Peace with Strength

This past week we studied Vayishlach, the portion that contains a continuation of the narrative between the twin brothers Jacob and Esau. There has been enmity between them since the birthright incident. Jacob has now been told that his brother’s hatred toward him has softened a bit,  perhaps now it is safe to approach Esau.

Before Jacob will approach Esau directly, he sends messengers ahead. Now we can debate if these messengers are human or angels in human form, but that is for another day. Nevertheless, he sends messengers with gifts for his brother. Interesting here is that the message Jacob sends is that the Lord has blessed him with cattle and flocks and herds. The sages tell us the order of these things is done in a particular way for a particular reason.

If we look at this passage from a Chasidic view point, we can spiritualize it. Oxen are seen as a symbol of strength, while sheep, the flocks and herds, are seen as a sign of humility. The ancient sages of Israel tell us that these two things, strength and humility, are spiritual assets that Jacob possesses. Further, they say, Jacob knows that his brother will not be impressed by a show of humility, that this confrontation needs to be led with a show of strength and that’s why the cattle are listed first.

In our lives some of us would avoid confrontation at all costs but sometimes confrontation is absolutely necessary. Whether it is out of fear of the unknown, or of rejection, or something else – we avoid confrontation. This is not mature behavior, we sometimes need to face those that make us uncomfortable or perhaps repair bridges we have burned in the past. Sometimes we need to show humility out front, sometimes we need to lead with a show of strength. Jacob had both but rightly had the discernment to know which his brother needed to see.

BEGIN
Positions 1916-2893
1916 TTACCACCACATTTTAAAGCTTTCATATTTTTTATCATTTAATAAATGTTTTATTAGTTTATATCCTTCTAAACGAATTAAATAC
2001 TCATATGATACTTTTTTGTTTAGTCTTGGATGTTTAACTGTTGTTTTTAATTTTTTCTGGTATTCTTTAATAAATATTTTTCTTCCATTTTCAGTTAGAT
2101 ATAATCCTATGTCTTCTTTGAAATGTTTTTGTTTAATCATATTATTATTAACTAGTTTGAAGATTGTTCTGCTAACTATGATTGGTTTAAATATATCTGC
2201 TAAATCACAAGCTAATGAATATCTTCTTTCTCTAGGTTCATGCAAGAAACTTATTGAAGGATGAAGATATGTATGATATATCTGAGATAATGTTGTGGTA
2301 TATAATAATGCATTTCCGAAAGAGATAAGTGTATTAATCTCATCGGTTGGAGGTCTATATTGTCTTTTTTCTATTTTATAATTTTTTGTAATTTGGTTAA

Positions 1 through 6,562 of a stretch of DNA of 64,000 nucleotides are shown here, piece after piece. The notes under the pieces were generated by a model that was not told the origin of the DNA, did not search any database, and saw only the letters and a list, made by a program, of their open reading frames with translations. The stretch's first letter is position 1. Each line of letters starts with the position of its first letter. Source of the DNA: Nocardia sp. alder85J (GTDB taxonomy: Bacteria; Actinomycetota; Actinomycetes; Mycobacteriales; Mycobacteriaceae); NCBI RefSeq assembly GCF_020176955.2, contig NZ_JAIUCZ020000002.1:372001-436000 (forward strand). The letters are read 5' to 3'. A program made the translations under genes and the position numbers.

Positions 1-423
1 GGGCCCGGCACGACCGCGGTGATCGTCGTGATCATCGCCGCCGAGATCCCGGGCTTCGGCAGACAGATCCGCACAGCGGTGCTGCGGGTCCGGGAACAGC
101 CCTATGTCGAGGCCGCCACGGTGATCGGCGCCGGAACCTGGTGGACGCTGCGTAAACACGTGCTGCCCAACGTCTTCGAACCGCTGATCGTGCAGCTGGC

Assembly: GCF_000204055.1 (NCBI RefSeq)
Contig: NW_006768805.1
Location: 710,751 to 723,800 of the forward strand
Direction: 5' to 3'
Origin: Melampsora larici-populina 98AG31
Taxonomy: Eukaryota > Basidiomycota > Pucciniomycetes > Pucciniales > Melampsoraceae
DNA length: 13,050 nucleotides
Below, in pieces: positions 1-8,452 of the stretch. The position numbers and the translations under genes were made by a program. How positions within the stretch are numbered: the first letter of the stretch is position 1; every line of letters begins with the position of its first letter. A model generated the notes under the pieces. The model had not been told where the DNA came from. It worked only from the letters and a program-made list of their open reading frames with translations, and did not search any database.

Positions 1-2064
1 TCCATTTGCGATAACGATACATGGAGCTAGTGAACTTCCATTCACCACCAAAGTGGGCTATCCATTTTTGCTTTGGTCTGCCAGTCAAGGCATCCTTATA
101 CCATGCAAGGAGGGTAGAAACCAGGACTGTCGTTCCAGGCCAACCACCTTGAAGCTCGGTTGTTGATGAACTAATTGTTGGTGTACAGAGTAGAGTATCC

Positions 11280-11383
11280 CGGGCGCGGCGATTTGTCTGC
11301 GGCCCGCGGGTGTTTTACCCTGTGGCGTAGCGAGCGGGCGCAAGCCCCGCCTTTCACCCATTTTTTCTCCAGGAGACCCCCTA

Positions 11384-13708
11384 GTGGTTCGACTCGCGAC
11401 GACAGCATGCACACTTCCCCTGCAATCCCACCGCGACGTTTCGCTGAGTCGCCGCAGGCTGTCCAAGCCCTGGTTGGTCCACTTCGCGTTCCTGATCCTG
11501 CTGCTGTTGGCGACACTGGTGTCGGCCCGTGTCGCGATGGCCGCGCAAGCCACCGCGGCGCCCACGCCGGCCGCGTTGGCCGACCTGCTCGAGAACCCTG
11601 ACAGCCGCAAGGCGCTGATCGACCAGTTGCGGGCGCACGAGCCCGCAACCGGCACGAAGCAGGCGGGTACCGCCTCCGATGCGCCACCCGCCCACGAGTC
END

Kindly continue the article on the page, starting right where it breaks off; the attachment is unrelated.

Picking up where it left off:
The Lord can lead us in what we need to show in a particular situation. Maybe we need to come with a repentant heart, with humility, and sometimes with a show of authority, for example in a confrontation between parent and child in which we are the parent. In either case it takes that spirit of discernment in the moment.

We need to remember what our messiah Yeshua instructed us to do in the gospels; he says time is of the essence. He says that even when we go to worship, we should first repair with our brother and then come back and make our offerings to the Lord. The wording, again, is so important – if we are coming before the Lord and we realize our brother has something against us. The way it is worded, we might not be the one in the wrong! Like us in these difficult times when people are brash and bold behind their keyboards but a face to face confrontation might not have happened so easily. We need to remember that our words carry a lot of weight, and this should inform how we treat each other.

If you wish to study with me, click on the Kosher Pastor program link on this site. Or perhaps join me in the Uri program if you are in Africa or of African descent at af.shuvu.tv.

Shalom and Kol Tuv

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Pastor Matt McKeown

Hi, I’m Matt McKeown also known as the Kosher Pastor, welcoming you to my online home. I’ve been told that the call on my life is unusual: the Lord is using me as a bridge between Christians and Jews. As such, it is my sincere desire to see Jewish people recognize Yeshua (Jesus) as the Jewish Messiah and for Christians to recognize the Jewish foundation of their faith.